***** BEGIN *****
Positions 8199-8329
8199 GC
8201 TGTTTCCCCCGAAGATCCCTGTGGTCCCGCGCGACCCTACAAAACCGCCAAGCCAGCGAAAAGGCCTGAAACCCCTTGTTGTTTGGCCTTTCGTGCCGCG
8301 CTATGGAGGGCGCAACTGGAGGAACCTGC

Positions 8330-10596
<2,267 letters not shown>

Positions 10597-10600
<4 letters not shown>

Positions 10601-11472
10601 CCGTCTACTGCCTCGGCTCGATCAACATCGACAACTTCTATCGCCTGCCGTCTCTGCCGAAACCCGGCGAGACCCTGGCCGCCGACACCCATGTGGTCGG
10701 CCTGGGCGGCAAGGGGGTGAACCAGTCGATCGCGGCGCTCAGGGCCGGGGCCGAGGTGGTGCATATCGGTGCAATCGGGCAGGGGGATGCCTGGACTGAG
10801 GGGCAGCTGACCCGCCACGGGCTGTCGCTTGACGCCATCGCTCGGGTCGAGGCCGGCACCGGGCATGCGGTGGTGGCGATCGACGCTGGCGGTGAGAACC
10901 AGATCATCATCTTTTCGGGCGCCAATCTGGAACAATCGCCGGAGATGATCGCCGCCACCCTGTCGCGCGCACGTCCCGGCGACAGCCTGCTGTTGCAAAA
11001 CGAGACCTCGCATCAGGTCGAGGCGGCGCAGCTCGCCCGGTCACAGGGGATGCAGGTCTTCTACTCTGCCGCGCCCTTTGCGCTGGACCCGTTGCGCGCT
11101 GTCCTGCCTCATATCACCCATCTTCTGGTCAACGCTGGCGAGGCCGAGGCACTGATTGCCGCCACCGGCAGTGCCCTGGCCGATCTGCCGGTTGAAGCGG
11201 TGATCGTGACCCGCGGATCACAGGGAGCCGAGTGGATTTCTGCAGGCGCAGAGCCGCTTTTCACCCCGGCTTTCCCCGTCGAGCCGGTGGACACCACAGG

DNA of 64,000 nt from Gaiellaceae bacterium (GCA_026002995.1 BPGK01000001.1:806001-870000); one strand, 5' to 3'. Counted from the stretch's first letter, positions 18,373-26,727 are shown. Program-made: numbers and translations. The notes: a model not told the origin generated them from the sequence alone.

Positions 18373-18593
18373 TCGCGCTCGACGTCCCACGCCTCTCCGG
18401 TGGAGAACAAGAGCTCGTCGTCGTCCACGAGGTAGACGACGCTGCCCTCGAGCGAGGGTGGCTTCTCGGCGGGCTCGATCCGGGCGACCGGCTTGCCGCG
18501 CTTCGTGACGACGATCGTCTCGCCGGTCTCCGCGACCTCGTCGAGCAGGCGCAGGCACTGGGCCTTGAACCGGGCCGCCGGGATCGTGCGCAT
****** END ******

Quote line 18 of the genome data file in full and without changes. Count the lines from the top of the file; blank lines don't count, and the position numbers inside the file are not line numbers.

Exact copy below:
Positions 18373-18593